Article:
Longevity of Renown

This evening I am reflecting on two famous Italians who died on this date – one is Niccolò Machiavelli who died in 1527 and the other is Aloysius de Gonzaga, S.J. who died in 1591. The latter lived fewer than half as many years than the former. And, while Machiavelli is certainly on more course syllabi today, Aloysius de Gonzaga is a canonized saint whose example and spirit continues to be invoked from generation to generation.

Aloysius de Gonzaga came from an affluent and influential family. He decided, however, to renounce his aristocratic lifestyle and joined the Jesuits while he was still a teenager. When there was a plague in Rome in 1591, Aloysius insisted on volunteering at a hospital and it was in this context that he contracted the disease and died when he was just 23.

What does a 23-year-old who died in the sixteenth century have to teach young people today living in the 21st century?

Here is a summary of Pope Francis’ remarks on this point to high schoolers:

Then, referring to Saint Aloysius Gonzaga, patron saint of youth, and also an alumnus of the same school, the Holy Father highlighted three aspects of his life. Firstly, his ability to “make important decisions for his life, without getting carried away by careerism and the god of money. There is a great need for young people who know how to act like this”, he added, “putting the common good before personal interests. To achieve this, it is necessary to take care of one’s inner life, through study, research, educational dialogue, prayer and listening to the conscience; and all this presupposes the capacity to forge spaces of silence … This applies to everyone, to those who believe and those who do not believe. Only in inner silence can one grasp and distinguish the voice of conscience from the voices of selfishness and hedonism”.

“Free yourself from dependence on your mobile phone, please!” he exclaimed. “You have certainly heard of the drama of addiction. … This one is very subtle. … The mobile phone is a great help, it is a great advance; it must be used, and it is good that everyone should know how to use it. But when you become a slave to your mobile phone, you lose your freedom. The telephone is for communication … it is very good to communicate between ourselves. But be careful, as there is the danger that, when the telephone is a drug, communication is reduced to simple ‘contacts’. But life is not for ‘contacting’, it is for communicating!”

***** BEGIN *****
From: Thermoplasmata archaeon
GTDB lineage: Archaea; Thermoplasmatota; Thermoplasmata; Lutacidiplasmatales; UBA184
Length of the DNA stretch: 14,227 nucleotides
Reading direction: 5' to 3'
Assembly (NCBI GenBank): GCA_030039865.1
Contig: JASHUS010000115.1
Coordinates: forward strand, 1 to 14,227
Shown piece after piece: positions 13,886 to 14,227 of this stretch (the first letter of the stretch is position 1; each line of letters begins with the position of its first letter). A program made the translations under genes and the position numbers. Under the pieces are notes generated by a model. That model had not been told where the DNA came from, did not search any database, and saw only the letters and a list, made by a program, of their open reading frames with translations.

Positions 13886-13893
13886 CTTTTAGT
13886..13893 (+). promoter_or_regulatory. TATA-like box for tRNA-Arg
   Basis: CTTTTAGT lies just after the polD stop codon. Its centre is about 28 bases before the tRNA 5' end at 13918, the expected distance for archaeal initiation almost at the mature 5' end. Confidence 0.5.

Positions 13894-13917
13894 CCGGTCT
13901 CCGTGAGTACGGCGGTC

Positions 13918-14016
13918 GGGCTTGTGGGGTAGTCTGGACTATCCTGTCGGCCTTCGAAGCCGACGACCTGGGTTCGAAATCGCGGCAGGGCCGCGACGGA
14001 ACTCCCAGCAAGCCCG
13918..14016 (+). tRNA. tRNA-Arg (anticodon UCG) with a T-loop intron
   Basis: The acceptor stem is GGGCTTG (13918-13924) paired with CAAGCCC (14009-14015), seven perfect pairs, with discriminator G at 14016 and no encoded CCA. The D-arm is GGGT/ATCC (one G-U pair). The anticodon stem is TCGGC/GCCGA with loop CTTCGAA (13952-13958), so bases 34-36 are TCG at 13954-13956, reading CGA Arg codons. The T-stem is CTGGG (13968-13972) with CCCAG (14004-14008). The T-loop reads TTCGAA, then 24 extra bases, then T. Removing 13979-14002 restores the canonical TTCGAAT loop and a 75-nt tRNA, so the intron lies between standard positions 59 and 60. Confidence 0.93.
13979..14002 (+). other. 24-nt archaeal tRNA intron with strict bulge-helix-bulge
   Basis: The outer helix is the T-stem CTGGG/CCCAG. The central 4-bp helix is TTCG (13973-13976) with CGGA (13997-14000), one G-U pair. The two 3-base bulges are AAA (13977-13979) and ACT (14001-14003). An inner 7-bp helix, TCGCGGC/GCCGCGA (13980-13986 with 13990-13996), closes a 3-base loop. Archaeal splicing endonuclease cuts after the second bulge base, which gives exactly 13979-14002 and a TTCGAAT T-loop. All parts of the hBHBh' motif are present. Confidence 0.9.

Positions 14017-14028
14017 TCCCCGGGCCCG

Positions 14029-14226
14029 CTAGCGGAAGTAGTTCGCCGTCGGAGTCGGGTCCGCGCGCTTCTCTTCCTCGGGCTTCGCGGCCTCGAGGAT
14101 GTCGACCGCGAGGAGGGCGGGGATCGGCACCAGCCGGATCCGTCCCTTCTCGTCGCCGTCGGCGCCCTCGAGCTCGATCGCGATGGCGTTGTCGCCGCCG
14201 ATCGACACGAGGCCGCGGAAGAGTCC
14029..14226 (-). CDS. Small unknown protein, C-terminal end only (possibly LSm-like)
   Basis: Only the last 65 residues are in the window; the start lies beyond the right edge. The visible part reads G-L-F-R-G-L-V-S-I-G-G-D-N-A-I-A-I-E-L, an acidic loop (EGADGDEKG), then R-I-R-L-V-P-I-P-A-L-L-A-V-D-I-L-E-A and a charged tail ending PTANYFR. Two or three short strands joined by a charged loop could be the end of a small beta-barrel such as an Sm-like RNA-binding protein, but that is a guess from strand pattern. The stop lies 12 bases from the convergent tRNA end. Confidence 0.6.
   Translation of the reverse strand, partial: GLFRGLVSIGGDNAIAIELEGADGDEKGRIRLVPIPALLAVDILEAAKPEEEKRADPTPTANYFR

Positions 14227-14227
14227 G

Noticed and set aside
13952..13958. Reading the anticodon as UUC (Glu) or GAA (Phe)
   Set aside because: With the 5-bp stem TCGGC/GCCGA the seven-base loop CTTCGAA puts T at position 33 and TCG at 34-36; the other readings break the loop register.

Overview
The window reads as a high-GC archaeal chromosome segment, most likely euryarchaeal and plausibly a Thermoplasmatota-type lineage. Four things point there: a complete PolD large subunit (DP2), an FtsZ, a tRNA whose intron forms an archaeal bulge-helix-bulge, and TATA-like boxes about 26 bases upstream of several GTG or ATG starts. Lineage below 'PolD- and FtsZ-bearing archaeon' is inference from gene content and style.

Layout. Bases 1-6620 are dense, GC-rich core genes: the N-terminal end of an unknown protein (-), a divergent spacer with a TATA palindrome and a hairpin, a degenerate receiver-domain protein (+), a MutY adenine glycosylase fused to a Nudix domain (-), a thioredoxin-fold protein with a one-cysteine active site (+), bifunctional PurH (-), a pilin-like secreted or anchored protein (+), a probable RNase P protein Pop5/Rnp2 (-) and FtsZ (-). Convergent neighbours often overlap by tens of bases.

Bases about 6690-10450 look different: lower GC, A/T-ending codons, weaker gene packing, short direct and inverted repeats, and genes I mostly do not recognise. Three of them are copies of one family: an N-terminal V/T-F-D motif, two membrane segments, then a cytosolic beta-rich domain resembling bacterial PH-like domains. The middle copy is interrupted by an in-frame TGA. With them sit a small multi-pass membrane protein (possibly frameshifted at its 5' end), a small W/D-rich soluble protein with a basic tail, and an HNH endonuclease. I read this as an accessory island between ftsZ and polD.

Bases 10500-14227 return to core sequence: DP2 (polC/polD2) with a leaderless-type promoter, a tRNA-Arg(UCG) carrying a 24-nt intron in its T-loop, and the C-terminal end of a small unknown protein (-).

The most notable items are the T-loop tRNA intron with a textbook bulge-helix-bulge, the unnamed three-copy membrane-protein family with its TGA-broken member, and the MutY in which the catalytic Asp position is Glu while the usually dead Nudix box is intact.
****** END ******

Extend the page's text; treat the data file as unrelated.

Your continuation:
Another distinctive feature of Saint Aloysius is his “capacity to love with a pure and free heart. Only those who love come to know God. In emotional life there are essentially two elements: modesty and fidelity. … The sense of modesty refers to a vigilant conscience that defends the dignity of the person and authentic love, precisely so as not to trivialize the language of the body. Faithfulness, then, along with respect for the other, is an indispensable dimension of every true relationship of love, since one cannot play with feelings. But loving is not just an expression of the emotional bond of a couple or of a strong, beautiful and fraternal friendship. A concrete form of love is also given by commitment in solidarity towards others, especially the poorest. … In this too Saint Aloysius is a model, as he died consumed by service to plague sufferers; that is, people who were on the margins of society and discarded by everyone else”.

Machiavelli had a lot to say about power, glory, and fame, yet his contemporary, Aloysius Gonzaga, unexpectedly reveals that saints have greater longevity of renown (and relevance!) than princes.

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